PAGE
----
British, Spanish Gibraltar sabre rattling


This video says about itself:

The War of Jenkins’ Ear was a conflict between Great Britain and Spain that lasted from 1739 to 1748, with major operations largely ended by 1742. Its unusual name, coined by Thomas Carlyle in 1858, relates to Robert Jenkins, captain of a British merchant ship, who exhibited his severed ear in Parliament following the boarding of his vessel by Spanish coast guards in 1731. This affair and a number of similar incidents sparked a war against the Spanish Empire, ostensibly to encourage the Spanish not to renege on the lucrative asiento contract (permission to sell slaves in Spanish America).

By Paul Mitchell in Britain:

Britain and Spain escalate dispute over Gibraltar

22 August 2013

The Conservative/Liberal-Democrat coalition government in Britain and the Popular Party (PP) government in Spain are escalating the dispute over Gibraltar as part of an effort to whip up nationalist sentiment and deflect attention away from the social crisis in both countries. In addition the PP and the Spanish monarchy are embroiled in corruption scandals, which have seen support for the two institutions plummeting.

Gibraltar is a British overseas tax-haven, which is inhabited by just 30,000 people and connected to the Spanish province of Andalucia. It occupies a strategic position at the entrance to the Mediterranean and was formally ceded to Britain in 1713 by the Treaty of Utrecht, following its seizure by a combined Anglo-Dutch fleet during the War of the Spanish Succession.

The dispute was sparked last month when boats from Gibraltar dumped concrete blocks with spikes into the sea to create an artificial reef, which Spain says will prevent fishing vessels casting their nets in the area. Its construction provoked a furious response from the PP government, which described it as “a violation of international law in Spanish waters” and “an environmental attack”.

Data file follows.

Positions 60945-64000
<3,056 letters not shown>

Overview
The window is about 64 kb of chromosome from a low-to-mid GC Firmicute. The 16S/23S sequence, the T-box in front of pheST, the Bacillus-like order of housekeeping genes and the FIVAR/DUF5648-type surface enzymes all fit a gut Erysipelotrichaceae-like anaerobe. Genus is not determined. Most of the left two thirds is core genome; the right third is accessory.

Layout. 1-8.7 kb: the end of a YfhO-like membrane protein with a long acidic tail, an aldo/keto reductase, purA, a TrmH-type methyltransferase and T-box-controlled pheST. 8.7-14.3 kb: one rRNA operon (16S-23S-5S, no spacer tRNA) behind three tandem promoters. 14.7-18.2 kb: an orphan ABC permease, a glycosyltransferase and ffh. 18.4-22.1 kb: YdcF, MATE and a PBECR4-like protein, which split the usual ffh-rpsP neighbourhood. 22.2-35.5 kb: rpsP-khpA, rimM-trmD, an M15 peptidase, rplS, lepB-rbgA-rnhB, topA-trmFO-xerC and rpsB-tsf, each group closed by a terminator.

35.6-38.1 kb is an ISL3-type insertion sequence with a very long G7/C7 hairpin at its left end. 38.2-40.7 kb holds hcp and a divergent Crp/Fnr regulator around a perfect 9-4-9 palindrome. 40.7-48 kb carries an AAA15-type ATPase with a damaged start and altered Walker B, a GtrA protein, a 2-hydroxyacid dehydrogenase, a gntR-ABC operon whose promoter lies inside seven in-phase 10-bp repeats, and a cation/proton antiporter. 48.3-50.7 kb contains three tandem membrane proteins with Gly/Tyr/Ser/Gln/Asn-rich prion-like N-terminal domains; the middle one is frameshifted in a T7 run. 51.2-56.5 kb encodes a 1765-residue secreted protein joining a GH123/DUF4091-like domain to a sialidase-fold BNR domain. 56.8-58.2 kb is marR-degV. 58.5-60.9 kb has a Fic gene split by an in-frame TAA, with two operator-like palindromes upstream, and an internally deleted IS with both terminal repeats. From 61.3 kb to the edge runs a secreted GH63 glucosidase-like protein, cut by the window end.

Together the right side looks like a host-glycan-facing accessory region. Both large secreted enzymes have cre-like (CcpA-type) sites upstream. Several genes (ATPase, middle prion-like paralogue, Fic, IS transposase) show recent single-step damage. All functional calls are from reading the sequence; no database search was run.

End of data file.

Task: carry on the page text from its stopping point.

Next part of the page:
Spanish Prime Minister Mariano Rajoy said his government would “take the necessary measures to defend the interests of Spanish citizens”. Rigorous border checks were imposed, which have led to hours-long delays.

The Spanish government indicated that it might impose a “congestion charge” on traffic crossing the border and restrict British access to Spanish air space and the refuelling of ships. It is also considering appealing to the International Court of Justice or the United Nations (UN), and seeking support from Argentina, which is currently a two-year non-permanent member of the UN Security Council and could use its position to put Gibraltar on the agenda alongside the Falkland/Malvinas islands.

On Friday, British Prime Minister David Cameron told European Commission President José Manuel Barroso of his “serious concerns” over the legality of the border checks and demanded a monitoring mission be sent “urgently”. Gibraltar’s chief minister, Fabian Picardo, declared, “This is an unseemly political row and it is causing a breakdown of the European treaty right at our border. The sooner the EU [European Union] can intervene and make Spain see sense the better”. Picardo insisted that “hell will freeze over before the government of Gibraltar moves any of those blocks”.

On Sunday, more than 40 Spanish fishing boats accompanied by coastguard vessels staged a protest near the reef, claiming they had already lost £1.5 million [$US 2.3 million] in income. Royal Gibraltar Police Chief Inspector Castle Yates accused the boats of crossing into Gibraltarian waters before being “pushed” out again. “About 38 Spanish fishing boats and seven or eight pleasure craft converged in the area of the western anchorage”, Yates said. “We had our own police cordon along with the Royal Navy and we corralled them in the area of the south mole. They tried to breach the cordon several times but they were not successful”.